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In re Commitment of Chappell

Court of Appeals of Texas, Ninth District, Beaumont

January 23, 2014

IN RE COMMITMENT OF JEFFERY BRIAN CHAPPELL

Submitted on December 13, 2013

On Appeal from the 435th District Court Montgomery County, Texas Trial Cause No. 12-05-05202-CV.

Before McKeithen, C.J., Kreger and Johnson, JJ.

MEMORANDUM OPINION

LEANNE JOHNSON Justice

Background Facts Jeffery Brian Chappell ("Chappell") appeals from the judgment and order of civil commitment rendered by the trial court after a jury found Chappell to be a "sexually violent predator." See Tex. Health & Safety Code Ann. § 841.001-841.151 (West 2010 & Supp. 2013) ("the SVP statute").

Chappell is a convicted sex offender who is also deaf.[1] The record indicates that he attended several different schools as a child, that he completed the eighth grade, that he can read and write the English language, that he can speak some words on a limited basis, that his preferred means of communication is sign language, and that his secondary means of communication is by written word. During each stage of the civil proceeding below, certified sign language interpreters were utilized at trial to interpret the statements of the trial judge, the witnesses, and the attorneys, and Chappell was provided his own individual sign language interpreter to sit with Chappell and assist with communication during the trial. Furthermore, the trial court granted Chappell's request for a "real time" court reporter and transcription of the proceedings.

Chappell raises three issues on appeal. In his first two issues, he challenges the legal and factual sufficiency of the evidence. In his third issue, he complains about the trial court's pretrial ruling that denied his motion to control the pace of the questions and answers of the witnesses at trial. In his pretrial motion to control the pace, Chappell requested that the trial court require a pause after each question and each answer so that he could then use sign language to confer with his attorney. We affirm.

The Criminal Convictions

In 1995, Chappell pleaded guilty to, and was convicted of, three counts of aggravated sexual assault of two children, B.M. and D.G., both under the age of fourteen. In Chappell's responses to Requests for Admissions, Chappell also admitted to another conviction. For each sexual assault, Chappell received a twenty-year sentence. In 1995, Chappell was also convicted of indecency with a child by exposure. At the time of the civil commitment trial, Chappell was serving his twenty-year sentences for the two aggravated sexual assaults.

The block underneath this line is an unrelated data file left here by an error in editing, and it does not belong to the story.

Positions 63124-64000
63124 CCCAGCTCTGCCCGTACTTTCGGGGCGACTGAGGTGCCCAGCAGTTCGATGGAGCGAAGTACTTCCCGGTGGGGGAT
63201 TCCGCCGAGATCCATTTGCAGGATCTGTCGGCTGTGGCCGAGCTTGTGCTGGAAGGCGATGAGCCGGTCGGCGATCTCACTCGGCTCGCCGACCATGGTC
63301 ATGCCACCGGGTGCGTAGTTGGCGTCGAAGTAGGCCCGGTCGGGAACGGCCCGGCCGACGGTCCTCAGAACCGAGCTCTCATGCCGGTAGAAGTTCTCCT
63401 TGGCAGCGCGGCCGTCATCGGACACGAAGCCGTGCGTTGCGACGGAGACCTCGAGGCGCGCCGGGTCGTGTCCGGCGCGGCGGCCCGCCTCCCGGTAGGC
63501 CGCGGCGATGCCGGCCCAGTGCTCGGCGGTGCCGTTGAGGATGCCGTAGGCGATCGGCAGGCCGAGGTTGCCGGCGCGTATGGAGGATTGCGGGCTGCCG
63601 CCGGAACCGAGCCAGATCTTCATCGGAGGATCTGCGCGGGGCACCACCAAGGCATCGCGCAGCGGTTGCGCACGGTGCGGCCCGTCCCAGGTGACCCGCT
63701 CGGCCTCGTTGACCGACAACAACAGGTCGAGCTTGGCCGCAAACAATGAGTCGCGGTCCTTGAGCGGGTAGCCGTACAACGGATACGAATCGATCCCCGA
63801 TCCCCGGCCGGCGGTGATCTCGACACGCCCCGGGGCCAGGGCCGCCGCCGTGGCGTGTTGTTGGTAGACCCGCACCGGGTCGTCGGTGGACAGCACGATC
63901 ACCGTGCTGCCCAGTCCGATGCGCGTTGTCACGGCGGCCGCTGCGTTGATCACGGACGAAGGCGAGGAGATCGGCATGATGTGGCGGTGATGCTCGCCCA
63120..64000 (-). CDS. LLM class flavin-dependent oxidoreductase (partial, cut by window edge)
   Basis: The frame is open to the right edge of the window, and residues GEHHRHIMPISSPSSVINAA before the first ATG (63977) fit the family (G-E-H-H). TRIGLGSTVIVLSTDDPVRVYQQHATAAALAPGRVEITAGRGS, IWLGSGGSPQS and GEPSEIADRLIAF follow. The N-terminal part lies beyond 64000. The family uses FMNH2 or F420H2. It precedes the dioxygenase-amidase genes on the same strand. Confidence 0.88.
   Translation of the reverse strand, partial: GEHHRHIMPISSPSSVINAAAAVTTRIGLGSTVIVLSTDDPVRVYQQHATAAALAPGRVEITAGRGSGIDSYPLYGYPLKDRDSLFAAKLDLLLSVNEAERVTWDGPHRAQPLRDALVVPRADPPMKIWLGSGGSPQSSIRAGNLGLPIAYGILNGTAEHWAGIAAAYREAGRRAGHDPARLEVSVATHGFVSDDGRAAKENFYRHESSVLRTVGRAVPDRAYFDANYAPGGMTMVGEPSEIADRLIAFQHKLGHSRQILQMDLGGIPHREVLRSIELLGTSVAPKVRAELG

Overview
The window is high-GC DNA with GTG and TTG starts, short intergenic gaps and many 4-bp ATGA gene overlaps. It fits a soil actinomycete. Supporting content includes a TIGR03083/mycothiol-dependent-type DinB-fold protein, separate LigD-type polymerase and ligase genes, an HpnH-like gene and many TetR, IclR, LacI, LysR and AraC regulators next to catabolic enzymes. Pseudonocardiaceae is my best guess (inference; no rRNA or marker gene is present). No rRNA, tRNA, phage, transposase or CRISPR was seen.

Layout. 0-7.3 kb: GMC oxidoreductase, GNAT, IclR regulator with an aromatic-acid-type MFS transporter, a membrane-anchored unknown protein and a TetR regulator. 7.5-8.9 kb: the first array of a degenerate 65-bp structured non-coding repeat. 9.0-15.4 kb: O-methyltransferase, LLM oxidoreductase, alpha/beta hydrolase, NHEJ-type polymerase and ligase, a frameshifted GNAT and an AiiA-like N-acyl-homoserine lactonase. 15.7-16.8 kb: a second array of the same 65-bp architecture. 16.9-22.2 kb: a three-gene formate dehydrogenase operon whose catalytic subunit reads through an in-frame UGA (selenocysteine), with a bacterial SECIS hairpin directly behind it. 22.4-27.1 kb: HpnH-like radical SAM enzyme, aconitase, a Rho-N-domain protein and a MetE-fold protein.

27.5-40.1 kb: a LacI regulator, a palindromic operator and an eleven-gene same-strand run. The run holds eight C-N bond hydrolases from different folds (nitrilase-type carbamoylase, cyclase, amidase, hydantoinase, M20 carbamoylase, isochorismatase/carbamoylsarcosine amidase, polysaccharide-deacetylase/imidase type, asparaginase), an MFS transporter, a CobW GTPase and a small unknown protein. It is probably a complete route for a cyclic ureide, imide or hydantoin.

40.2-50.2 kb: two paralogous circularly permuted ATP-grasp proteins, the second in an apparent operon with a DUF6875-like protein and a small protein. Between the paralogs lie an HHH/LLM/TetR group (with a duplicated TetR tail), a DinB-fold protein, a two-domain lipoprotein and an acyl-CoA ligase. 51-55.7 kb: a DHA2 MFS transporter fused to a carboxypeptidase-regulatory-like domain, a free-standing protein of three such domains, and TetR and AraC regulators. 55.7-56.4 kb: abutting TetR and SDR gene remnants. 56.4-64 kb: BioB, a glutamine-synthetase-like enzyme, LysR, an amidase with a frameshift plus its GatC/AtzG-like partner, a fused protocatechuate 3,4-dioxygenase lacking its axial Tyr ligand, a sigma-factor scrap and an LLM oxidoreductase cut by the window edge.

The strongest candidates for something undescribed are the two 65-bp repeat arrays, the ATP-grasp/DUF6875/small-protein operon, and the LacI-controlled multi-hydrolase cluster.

The SVP Statute

Alleging that Chappell is a "sexually violent predator, " the State instituted an involuntary civil commitment proceeding. A person is a "sexually violent predator" subject to commitment if the person: "(1) is a repeat sexually violent offender; and (2) suffers from a behavioral abnormality that makes the person likely to engage in a predatory act of sexual violence." Tex. Health & Safety Code Ann. § 841.003(a) (West 2010). A "behavioral abnormality" is "a congenital or acquired condition that, by affecting a person's emotional or volitional capacity, predisposes the person to commit a sexually violent offense, to the extent that the person becomes a menace to the health and safety of another person." Id. § 841.002(2) (West Supp. 2013). "A condition which affects either emotional capacity or volitional capacity to the extent a person is predisposed to threaten the health and safety of others with acts of sexual violence is an abnormality which causes serious difficulty in behavior control." In re Commitment of Almaguer, 117 S.W.3d 500, 506 (Tex. App.—Beaumont 2003, pet. denied). The inability to control behavior "must be sufficient to distinguish the dangerous sexual offender whose serious mental illness, abnormality, or disorder subjects him to civil commitment from the dangerous but typical recidivist convicted in an ordinary criminal case." Kansas v. Crane, 534 U.S. 407, 413, 122 S.Ct. 867, 151 L.Ed.2d 856 (2002).

Sufficiency of the Evidence

In his first two issues, Chappell contends there is legally and factually insufficient evidence to support "the jury's verdict that [he] currently suffers from a 'condition' or has serious difficulty controlling his behavior." See In re Commitment of Mullens, 92 S.W.3d 881, 885 (Tex. App.—Beaumont 2002, pet. denied) (legal sufficiency standard of review). We disagree.

Chappell contends Dr. Sheri Gaines, the State's expert, provided no scientific basis for her opinion that Chappell currently is displaying symptoms of pedophilia to the extent he is emotionally or volitionally impaired and likely to engage in a predatory act of sexual violence. Chappell contends the State failed to prove that he is likely to engage in a predatory act for the primary purpose of victimization, and that the State failed to meet Kansas v. Crane's requirement ...


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